There is however another and still more compelling reason.  The exclusion of any kind of tooled knowledge would amount to declaring our own standards to be absolutely valid for all times and places.  But this we cannot do. [2]   In practice we have indeed no choice but to interpret and to appraise every piece of tooled knowledge, past as well as present, in the light of our standards, since we have no others.  They are the results of a development of more than six centuries, [3] during which the realm of scientifically admissible procedures or techniques has been more and more restricted in the sense that more and more procedures or techniques have been ruled out as inadmissible.  We mean this critically restricted realm only when we speak of ‘modern’ or ‘empirical’ or ‘positive’ [4] science.  Its rules of procedure differ in different departments of science and, as we have already seen above, are never beyond doubt.  Broadly, however, they may be described by two salient characteristics: they reduce the facts we are invited to accept on scientific grounds to the narrower category of ‘facts verifiable by observation or experiment’; and they reduce the range of admissible methods to ‘logical inference from verifiable facts.’  Henceforth we shall put ourselves on this standpoint of empirical science, at least so far as its principles are recognized in economics.  But in doing so we must bear this in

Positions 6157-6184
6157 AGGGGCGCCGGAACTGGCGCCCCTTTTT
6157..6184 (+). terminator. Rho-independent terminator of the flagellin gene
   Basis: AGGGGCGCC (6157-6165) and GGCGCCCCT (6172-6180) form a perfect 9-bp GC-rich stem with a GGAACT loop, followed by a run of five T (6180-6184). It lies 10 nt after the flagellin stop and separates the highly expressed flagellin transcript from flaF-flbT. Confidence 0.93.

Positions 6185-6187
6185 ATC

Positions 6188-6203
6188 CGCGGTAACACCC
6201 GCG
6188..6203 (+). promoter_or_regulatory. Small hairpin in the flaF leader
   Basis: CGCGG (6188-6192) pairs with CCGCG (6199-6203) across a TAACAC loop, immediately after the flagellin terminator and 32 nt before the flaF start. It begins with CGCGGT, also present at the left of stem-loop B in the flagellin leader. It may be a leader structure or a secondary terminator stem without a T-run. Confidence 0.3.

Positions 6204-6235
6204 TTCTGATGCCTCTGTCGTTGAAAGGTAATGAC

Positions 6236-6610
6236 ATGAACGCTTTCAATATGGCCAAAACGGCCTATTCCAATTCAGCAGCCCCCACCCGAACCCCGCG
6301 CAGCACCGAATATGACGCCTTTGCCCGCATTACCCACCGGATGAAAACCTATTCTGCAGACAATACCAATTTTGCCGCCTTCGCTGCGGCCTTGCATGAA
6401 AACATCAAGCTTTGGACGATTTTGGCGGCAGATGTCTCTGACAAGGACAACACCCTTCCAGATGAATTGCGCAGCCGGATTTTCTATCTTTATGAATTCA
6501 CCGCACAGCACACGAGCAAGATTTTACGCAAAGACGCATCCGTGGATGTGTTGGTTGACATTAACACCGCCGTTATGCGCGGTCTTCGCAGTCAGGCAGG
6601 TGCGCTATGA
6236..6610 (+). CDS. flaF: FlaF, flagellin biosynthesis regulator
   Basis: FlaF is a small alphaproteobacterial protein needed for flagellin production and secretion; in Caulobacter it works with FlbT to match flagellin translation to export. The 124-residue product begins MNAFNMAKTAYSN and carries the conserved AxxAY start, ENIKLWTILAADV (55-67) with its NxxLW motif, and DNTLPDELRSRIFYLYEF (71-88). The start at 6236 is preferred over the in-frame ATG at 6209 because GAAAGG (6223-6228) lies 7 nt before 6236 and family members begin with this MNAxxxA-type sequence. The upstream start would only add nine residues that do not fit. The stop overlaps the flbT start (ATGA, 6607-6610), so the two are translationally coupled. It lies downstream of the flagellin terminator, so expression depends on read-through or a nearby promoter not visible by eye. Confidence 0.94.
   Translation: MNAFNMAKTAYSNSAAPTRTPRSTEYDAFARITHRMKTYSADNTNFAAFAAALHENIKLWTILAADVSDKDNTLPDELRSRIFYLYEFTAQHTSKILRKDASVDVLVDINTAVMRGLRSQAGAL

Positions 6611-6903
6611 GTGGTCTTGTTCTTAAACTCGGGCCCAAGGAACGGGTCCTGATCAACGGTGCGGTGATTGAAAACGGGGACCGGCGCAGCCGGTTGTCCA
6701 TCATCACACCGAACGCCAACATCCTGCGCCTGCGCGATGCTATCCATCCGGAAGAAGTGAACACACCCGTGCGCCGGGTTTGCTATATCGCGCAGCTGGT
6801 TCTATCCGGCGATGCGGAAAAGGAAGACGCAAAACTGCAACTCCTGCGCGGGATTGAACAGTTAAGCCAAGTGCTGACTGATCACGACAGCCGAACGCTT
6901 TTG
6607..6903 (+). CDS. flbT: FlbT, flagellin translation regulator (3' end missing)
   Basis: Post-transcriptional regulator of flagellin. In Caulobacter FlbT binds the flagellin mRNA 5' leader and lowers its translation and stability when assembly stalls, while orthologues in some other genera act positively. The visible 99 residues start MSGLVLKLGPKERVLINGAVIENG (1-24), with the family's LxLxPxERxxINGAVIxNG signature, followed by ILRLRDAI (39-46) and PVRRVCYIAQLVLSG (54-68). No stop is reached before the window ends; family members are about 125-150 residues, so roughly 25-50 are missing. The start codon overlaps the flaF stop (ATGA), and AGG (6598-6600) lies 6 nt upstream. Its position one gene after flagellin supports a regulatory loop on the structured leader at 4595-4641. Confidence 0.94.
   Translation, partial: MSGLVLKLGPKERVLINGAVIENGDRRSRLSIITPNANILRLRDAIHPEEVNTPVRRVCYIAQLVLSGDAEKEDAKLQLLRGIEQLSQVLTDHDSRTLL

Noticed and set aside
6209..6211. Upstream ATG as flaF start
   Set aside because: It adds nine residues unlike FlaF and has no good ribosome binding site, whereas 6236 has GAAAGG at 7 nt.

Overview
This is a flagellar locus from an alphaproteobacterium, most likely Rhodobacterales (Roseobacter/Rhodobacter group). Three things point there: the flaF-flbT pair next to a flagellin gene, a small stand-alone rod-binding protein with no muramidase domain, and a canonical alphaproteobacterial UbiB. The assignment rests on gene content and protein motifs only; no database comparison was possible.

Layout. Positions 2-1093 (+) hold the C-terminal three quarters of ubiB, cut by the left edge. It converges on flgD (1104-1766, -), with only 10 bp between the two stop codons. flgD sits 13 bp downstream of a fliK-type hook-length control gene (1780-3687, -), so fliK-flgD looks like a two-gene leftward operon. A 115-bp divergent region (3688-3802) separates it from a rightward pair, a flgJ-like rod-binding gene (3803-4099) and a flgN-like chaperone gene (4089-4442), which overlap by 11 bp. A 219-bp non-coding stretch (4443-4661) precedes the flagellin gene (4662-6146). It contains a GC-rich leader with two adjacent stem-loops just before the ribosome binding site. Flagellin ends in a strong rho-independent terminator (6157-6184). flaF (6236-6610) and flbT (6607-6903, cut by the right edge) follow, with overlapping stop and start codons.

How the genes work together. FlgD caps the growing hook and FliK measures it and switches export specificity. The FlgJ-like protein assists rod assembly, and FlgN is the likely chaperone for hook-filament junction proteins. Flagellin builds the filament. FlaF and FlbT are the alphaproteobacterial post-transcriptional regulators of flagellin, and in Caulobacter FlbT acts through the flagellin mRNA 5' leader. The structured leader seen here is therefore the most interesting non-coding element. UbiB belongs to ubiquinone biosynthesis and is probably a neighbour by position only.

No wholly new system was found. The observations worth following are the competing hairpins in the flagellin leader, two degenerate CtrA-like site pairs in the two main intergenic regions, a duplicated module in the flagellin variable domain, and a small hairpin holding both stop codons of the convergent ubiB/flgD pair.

2 The best way of convincing ourselves of this is to observe that our rules of procedure are, and presumably always will be, subject to controversy and in a state of flux.  Consider, e.g., the following case.  Nobody has proved that every even number can be expressed as the sum of two prime numbers, although no even number that cannot has been discovered so far.  Suppose now that this proposition someday leads to a contradiction with another proposition which we agree to accept.  Would it follow from this that there exists an even number that is not the sum of two primes?  ‘Classic’ mathematicians would answer Yes, ‘intuitionist’ mathematicians (such as Kronecker and Brouwer) would answer No; that is, the former admit and the latter refuse to admit the validity of what are called indirect proofs of existence theorems, which are widely used in many fields and also in pure economics.  Evidently, the mere possibility of such a difference of opinion on what constitutes valid proof suffices to show, among other things, that our own rules cannot be accepted as the last word on scientific procedure.

3 This estimate refers to Western Civilization alone and in addition takes account of Greek developments only so far as they entered scientific thought in western Europe from the thirteenth century on, as an inheritance, but not of those developments themselves.  As a landmark, we choose the Summa Theologica of St. Thomas Aquinas, which excludes revelation from the philosophicae disciplinae, that is, from all sciences except supernatural theology (sacra doctrina; natural theology is one of the philosophicae disciplinae).  This was the earliest and most important step in methodological criticism taken in Europe after the breakdown of the Graeco-Roman world.  It will be shown below how exclusion of revelation from all sciences except the sacra doctrina was coupled by St. Thomas with the exclusion from them of appeal to authority as an admissible scientific method.

4 The word ‘positive’ as used in this connection has nothing whatever to do with philosophical positivism.  This is the first of many warnings that will have to be issued in this book against the dangers of confusion that arise from the use, for entirely different things, of the same word by writers who themselves sometimes confuse the things.  The point is important and so I shall mention instances at once: rationalism, rationalization, relativism, liberalism, empiricism.